|Re: [eigen] Eigen Types as Parameters for Functions|
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- Subject: Re: [eigen] Eigen Types as Parameters for Functions
- From: Gael Guennebaud <gael.guennebaud@xxxxxxxxx>
- Date: Mon, 2 Jul 2012 16:53:57 +0200
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Thanks Christoph, I tend to agree with you. I've uploaded a new
version with extended usage examples there:
On Mon, Jul 2, 2012 at 12:47 PM, Christoph Hertzberg
> On 02.07.2012 12:06, Gael Guennebaud wrote:
>>>> That's the solution I wanted to suggest. I proposed to pass the Ref<>
>>>> objects by value mostly because it looks better for writable
>>>> arguments. Having a "const Ref<VectorXf>&" writable is a bit
>>>> dangerous. But if we agree that copy-back is a no go, then the
>>>> internal m_object will exists only for const version so one could pass
>>>> by a const reference for const arguments, and by value for writable
>>> Yes, sounds like a plan. This should cause no overhead if the m_object is
>>> not required, just some temporary stack space.
>>> Furthermore, this can then be used for (fixed size) aligned references as
>>> well, copying the expression, iff it is not aligned at compile-time.
>> Since we are fine-tuning the expected behavior, I wonder whether we
>> should allow implicit evaluation for inputs having "direct-access".
>> Let's consider a function foo1 taking a "const Ref<const VectorXf>&"
>> as argument. It is expected that the following calls yield an
>> evaluation into a temporary:
>> However, when the input argument references an object with storage, an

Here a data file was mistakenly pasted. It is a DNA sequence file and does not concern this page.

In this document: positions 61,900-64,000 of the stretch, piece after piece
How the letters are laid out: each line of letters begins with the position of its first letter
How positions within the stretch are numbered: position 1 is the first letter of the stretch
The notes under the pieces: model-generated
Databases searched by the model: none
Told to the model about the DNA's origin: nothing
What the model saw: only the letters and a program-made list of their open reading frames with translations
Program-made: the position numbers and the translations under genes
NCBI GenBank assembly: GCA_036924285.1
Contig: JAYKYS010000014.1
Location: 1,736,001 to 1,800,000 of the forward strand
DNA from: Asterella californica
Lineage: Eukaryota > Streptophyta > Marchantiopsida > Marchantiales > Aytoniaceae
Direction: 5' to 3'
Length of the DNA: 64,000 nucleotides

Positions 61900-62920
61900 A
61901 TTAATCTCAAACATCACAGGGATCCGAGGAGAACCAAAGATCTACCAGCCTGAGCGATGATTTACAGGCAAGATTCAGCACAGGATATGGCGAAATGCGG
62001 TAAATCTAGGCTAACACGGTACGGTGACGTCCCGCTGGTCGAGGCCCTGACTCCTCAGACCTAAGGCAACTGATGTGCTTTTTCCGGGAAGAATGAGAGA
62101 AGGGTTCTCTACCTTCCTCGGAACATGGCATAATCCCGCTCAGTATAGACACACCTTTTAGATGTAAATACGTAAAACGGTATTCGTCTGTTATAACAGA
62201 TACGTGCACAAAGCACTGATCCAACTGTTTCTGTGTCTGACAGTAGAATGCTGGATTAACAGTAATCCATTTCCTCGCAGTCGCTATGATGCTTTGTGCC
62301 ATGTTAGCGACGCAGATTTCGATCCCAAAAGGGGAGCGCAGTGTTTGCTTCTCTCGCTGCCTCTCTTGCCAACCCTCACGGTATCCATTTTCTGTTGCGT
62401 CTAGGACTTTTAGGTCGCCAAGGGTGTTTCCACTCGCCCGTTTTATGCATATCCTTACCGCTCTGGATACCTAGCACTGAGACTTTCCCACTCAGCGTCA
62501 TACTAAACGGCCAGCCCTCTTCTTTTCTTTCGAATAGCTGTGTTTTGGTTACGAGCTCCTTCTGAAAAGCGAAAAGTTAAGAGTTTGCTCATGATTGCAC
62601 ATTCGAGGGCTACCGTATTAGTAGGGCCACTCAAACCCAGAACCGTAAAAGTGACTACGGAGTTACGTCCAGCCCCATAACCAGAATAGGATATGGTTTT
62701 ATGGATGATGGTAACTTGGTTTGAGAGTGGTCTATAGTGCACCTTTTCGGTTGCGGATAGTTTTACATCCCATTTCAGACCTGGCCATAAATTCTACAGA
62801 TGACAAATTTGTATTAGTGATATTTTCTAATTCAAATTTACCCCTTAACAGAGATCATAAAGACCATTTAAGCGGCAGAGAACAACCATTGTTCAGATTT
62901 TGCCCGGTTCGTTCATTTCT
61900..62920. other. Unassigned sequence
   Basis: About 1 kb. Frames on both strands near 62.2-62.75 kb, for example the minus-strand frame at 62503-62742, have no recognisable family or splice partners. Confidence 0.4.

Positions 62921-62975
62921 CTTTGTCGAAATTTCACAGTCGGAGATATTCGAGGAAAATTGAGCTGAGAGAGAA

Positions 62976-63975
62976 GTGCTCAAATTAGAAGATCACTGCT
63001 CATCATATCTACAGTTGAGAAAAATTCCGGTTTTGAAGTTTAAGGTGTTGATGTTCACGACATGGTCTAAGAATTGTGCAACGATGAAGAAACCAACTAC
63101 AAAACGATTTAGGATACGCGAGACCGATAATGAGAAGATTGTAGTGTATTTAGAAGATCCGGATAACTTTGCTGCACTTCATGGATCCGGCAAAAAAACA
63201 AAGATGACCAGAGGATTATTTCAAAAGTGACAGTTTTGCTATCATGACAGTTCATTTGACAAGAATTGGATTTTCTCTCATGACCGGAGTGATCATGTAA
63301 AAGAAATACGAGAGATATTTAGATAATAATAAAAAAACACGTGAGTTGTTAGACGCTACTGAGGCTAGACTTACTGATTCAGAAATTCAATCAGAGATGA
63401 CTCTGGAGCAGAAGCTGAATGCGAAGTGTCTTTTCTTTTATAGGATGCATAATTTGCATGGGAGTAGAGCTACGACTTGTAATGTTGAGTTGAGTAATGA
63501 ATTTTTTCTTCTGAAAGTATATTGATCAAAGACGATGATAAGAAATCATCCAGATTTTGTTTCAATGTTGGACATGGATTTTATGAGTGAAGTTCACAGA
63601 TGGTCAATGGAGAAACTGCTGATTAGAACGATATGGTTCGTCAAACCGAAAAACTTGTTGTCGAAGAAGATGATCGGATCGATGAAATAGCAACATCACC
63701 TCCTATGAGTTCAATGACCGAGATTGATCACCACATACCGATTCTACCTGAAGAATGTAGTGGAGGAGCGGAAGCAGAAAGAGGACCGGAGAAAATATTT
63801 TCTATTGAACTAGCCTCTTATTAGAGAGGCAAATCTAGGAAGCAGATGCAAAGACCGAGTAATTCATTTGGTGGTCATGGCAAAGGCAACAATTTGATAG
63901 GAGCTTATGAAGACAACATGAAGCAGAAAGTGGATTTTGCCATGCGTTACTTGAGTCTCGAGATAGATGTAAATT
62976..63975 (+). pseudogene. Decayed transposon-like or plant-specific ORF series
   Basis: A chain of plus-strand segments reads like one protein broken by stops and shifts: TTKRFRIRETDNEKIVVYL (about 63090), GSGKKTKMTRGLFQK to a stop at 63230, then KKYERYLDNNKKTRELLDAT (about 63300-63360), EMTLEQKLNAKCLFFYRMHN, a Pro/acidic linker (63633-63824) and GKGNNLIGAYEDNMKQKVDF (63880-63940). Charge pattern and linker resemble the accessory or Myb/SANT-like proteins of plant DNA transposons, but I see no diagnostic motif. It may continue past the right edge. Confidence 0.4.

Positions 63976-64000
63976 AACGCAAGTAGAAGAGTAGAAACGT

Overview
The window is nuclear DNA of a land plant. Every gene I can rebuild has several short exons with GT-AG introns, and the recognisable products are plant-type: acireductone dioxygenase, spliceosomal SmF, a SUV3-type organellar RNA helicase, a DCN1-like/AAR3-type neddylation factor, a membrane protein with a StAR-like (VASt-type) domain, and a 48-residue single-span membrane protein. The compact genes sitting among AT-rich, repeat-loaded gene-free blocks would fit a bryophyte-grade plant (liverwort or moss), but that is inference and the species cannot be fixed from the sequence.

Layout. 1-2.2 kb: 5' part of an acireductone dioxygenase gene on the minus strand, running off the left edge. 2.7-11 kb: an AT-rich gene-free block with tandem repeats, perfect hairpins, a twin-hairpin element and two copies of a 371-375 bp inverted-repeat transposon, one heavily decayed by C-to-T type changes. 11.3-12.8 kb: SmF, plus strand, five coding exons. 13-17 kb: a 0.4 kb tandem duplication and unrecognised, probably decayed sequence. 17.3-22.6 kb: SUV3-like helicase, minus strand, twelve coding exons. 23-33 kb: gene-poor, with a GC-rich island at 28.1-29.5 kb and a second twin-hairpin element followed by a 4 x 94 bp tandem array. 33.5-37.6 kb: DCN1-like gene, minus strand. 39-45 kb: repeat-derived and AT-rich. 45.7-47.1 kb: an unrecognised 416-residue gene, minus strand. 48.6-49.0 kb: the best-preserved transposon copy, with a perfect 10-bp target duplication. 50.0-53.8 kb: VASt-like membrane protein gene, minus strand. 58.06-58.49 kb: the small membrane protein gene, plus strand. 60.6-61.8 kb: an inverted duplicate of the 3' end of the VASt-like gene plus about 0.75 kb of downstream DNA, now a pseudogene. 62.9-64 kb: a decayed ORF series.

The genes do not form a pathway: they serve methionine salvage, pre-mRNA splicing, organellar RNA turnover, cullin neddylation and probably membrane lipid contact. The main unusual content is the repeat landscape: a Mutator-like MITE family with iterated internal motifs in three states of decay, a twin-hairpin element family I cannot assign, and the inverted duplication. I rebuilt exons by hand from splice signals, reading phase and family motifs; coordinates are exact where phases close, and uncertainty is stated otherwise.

>> implicit evaluation might be surprising as in the following cases:
>> If we forbid such cases, in practice this means the user will have to
>> explicitly call .eval() in such cases. This behavior would also be
>> coherent with the non-const version for which 1) the input argument
>> has by construction "direct-acces", and 2) we already stated that
>> implicit evaluation into a temp would be too risky.
>> On the other hand, if we do so, I already see users coming back to us
>> with statements as "foo(1*A.row(i)) compiles but foo(A.row()) does
>> not, wtf?". So I'm a bit puzzled here.
> I would suggest allowing both (and evaluate into a temporary iff necessary).
> If you then mention in the documentation that direct access types which do
> not fit the memory layout of Ref<> are evaluated into a temporary, nobody
> should have legitimate complaints about that behavior -- it would be
> basically the same problem/feature that C++ implicitly evaluates expressions
> to const references if possible.
> If there is a need for prohibiting implicit evaluations, we could introduce
> another Ref<> specialization which never evaluates.
> Maybe Ref<VectorXd>, Ref<const VectorXd> and Ref<const VectorXd&> (with only
> the second evaluating), or add an Options flag after to the Strides
> Dipl.-Inf. Christoph Hertzberg
> Cartesium 0.049
> Universität Bremen
> Enrique-Schmidt-Straße 5
> 28359 Bremen
> Tel: +49 (421) 218-64252